Staunton, February 12 – The clash between ethnic Dungans and ethnic Kazakhs in Masanchi, a village in eastern Kazakhstan, continues to be dismissed by the leaders of that country as the result of non-ethnic issues or the work of outside provocateurs and can best be solved Soviet-fashion by dismissing local officials and calling for better ideological work.
But experts surveyed by the CABAR portal say that while a nominally non-ethnic event triggered the deadly conflict, it was in fact the product of longstanding and officially neglected ethnic issues and will be repeated again and again in Kazakhstan unless the authorities stop being in denial about this problem (cabar.asia/ru/konflikt-na-yuge-kazahstana-kakie-vyvody-sdelayut-vlasti/).
(For background on the February 7 clash, which has claimed 10 lives and led to the hospitalization of 165, as well as involving 400 people and leading to widespread destruction of cars and businesses in the district center as well as exacerbating tensions with Kyrgyzstan, see this author’s jamestown.org/program/threat-of-inter-ethnic-violence-emerges-in-kazakhstan/).
The clash was indeed triggered by an everyday event, officials and experts say, but it took off precisely because of pent-up problems despite efforts by officials from President Kassym-Jomart Tokayev on down to deny that, most of whom say ethnic relations in Kazakhstan are good and point to the world of the Assembly of the Peoples of Kazakhstan as evidence.
But this body, despite its “constitutional status and nine seats in the lower house of parliament,” hasn’t been able to address all the problems.
Experts like journalist Azaman Ergali also deny what some officials have suggested that this conflict was the result of “provocateurs” and outsiders. They did not play any role, he says, and in fact couldn’t have unless there had been problems already in existence.
Mukhtar Tayzhan, a social activist, says that “the conflict in the border villages of Korday district is the result of the failure of the authorities of the country to devote sufficient attention to inter-ethnic issues” and that up to now, “the authorities remain afraid to call things by their proper names.”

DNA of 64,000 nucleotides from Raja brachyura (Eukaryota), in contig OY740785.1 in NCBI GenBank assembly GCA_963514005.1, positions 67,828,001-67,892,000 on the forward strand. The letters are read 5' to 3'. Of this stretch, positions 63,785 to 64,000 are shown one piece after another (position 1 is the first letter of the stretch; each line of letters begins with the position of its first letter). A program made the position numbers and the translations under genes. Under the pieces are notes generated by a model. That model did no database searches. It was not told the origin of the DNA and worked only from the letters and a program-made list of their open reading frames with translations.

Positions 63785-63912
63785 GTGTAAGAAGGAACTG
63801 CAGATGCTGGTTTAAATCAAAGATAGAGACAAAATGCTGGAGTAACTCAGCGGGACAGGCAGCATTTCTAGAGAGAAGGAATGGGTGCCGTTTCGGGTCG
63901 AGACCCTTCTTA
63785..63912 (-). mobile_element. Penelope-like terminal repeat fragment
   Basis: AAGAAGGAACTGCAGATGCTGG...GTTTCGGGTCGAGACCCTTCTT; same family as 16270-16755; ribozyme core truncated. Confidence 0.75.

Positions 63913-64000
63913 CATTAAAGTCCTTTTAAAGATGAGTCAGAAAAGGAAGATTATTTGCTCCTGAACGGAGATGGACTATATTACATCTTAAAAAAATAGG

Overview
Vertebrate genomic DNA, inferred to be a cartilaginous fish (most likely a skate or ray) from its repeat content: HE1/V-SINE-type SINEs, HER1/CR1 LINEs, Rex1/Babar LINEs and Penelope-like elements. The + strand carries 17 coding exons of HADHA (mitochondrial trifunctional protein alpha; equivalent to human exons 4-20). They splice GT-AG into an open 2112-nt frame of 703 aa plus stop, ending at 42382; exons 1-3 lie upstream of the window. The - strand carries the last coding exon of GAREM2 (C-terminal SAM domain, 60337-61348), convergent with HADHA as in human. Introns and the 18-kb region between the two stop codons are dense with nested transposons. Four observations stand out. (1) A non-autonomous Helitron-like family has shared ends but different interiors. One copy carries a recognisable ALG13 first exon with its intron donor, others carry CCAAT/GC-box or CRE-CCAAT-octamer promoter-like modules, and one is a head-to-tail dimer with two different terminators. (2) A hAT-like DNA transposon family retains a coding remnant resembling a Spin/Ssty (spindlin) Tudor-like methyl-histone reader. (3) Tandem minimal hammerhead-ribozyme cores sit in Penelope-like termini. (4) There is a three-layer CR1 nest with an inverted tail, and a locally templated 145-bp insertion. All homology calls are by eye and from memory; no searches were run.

Another activist and a lawyer, Askhat Asylbekov, doesn’t reject the possibility that outsiders were in fact involved, but like his colleagues, he insists the powers that be have brought these problems on themselves by selling land to the Chinese, failing to promote the Kazakh language and treating members of different ethnic groups differently.
All these experts express the hope that the Kazakh government will now begin to focus on this issue because these clashes had another kind of international impact, this one on the neighboring republic of Kyrgyzstan where a lively debate has broken out about why these clashes happened in Kazakhstan and what lessons Bishkek needs to draw.
Tolekan Ismailova, head of the Bir-Duyno-Kyrgyzstan human rights organization, says that none of the countries in Central Asia have been the object of sufficient attention by international experts on this issue, despite the fact that in each of them, there are ethnic minorities who are victims of discrimination or worse.
“The latest tragedy in Kazakhstan showed the old wounds and the inability of the authorities to prevent such conflicts,” she continues. “Peaceful citizens, and especially ethnic minorities, are becoming the object of attack, discrimination and violence.” Forming commissions isn’t enough.
The entire structure of government in these countries must be changed, with the central governments devoting more attention to inter-ethnic issues and local officials given more power and authority to address the situation before things get out of hand, Ismailova concludes.
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